The National Oilseed Processors’ Association  (NOPA) monthly crush report released last week confirmed that domestic soybean  demand remains sluggish. NOPA pegged its members’ November soybean crush at 141.3 million bushels, compared with trade estimates averaging 140.9 million bushels, according to a survey taken by Dow Jones Newswires.
The monthly crush was up slightly from the October level of 141.2 million bushels, but was down 5.1% from the November 2010 crush of 148.9 million bushels.
NOPA reported its members held soy-oil stocks of 1.876 billion pounds at the end of November compared with trade estimates averaging 1.850 billion pounds. The soy-oil stocks were virtually unchanged from a month earlier despite reduced production, but were down 33.7% from a year earlier.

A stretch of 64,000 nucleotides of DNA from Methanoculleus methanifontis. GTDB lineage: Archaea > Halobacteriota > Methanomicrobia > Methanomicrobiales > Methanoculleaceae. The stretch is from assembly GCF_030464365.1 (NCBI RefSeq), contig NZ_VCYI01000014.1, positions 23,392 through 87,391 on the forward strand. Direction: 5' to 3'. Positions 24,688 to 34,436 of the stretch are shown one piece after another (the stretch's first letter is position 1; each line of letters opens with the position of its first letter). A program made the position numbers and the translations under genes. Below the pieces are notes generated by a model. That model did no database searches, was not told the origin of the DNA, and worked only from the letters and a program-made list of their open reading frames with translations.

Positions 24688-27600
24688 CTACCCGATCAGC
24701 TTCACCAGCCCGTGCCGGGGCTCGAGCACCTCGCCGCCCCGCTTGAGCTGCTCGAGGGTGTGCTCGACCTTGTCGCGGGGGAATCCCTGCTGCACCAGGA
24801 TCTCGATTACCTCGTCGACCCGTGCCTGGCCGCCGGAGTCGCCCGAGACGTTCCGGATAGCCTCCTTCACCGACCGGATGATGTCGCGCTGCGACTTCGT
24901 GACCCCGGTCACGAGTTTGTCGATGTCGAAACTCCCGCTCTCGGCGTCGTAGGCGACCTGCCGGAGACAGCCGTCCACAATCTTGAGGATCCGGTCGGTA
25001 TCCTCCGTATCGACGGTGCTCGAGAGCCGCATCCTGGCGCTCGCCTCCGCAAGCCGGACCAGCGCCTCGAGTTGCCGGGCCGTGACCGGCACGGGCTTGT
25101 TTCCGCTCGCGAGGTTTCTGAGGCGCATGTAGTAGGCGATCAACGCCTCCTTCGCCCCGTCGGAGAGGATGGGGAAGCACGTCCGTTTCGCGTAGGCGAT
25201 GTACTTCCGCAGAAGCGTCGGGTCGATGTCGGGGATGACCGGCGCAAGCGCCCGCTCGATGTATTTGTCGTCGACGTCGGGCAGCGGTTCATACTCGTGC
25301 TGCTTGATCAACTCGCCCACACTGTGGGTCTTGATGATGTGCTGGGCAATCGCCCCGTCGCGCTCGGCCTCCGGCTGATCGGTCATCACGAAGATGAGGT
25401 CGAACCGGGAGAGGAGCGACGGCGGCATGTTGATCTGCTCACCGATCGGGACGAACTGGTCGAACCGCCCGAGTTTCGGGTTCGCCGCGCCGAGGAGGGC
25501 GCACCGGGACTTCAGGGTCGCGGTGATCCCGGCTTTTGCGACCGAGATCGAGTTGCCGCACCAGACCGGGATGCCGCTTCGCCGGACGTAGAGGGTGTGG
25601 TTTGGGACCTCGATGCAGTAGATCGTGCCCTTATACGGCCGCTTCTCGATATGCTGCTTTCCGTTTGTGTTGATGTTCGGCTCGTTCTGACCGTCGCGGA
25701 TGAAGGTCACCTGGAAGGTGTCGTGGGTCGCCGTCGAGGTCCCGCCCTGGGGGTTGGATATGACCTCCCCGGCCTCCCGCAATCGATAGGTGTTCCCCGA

The NOPA crush data supports the cut USDA  made to its projection of the 2011-2012 crush in its Dec. 9 supply/demand update. USDA trimmed its crush projection by 10 million bushels to 1.625 billion bushels citing reduced domestic soy-meal consumption and a higher meal extraction rate.
NOPA reported a November meal yield of 47.81 lbs./bu., which was up from 47.64 lbs. in October and just below the November 2010 yield of 47.87 lbs.
The NOPA soy-oil yield fell to 11.31 lbs./bu. in November from 11.56 lbs. in October and 11.48 lbs. in November 2010.
Editor’s note: Richard Brock, Corn & Soybean Digest's marketing editor, is president of Brock Associates, a farm market advisory firm, and publisher of The Brock Report.